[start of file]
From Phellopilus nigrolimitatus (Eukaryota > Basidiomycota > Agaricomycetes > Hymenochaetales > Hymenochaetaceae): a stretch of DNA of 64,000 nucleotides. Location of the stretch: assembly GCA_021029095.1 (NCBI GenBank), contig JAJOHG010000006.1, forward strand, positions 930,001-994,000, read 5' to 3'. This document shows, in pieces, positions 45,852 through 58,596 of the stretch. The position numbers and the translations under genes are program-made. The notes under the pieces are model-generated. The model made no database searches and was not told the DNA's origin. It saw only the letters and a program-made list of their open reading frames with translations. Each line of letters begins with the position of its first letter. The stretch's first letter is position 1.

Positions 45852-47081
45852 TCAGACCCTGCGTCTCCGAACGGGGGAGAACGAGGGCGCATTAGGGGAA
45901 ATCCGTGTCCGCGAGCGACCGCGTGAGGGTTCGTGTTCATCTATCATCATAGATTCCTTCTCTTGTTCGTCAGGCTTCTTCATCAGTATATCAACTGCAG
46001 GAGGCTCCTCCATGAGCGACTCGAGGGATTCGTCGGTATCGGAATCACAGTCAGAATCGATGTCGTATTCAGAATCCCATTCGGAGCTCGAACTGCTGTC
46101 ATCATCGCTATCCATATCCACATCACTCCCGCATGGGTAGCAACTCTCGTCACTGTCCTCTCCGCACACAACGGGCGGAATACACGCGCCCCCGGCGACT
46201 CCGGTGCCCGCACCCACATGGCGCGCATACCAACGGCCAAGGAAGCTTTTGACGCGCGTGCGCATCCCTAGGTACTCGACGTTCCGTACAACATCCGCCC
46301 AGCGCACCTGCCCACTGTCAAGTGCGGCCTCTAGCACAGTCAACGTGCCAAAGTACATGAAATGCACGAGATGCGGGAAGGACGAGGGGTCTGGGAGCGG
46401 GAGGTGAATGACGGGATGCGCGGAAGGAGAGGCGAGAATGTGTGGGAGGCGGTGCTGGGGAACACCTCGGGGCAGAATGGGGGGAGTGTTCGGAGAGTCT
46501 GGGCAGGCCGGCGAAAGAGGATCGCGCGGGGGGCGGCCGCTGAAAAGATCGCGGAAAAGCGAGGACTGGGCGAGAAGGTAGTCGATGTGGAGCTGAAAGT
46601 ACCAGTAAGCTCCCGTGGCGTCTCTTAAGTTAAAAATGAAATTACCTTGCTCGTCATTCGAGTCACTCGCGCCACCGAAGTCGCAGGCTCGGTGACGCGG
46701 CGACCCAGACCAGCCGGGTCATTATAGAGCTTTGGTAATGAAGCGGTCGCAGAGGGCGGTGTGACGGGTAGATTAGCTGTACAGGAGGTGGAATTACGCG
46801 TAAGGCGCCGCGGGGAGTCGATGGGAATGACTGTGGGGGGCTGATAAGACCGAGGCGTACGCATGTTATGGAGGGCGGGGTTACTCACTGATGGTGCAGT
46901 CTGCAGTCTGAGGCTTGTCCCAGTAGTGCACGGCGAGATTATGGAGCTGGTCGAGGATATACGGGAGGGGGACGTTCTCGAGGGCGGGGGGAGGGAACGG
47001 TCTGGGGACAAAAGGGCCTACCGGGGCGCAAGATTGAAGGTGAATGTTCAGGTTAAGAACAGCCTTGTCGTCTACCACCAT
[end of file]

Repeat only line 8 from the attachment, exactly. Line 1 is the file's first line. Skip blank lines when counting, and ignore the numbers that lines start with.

46301 AGCGCACCTGCCCACTGTCAAGTGCGGCCTCTAGCACAGTCAACGTGCCAAAGTACATGAAATGCACGAGATGCGGGAAGGACGAGGGGTCTGGGAGCGG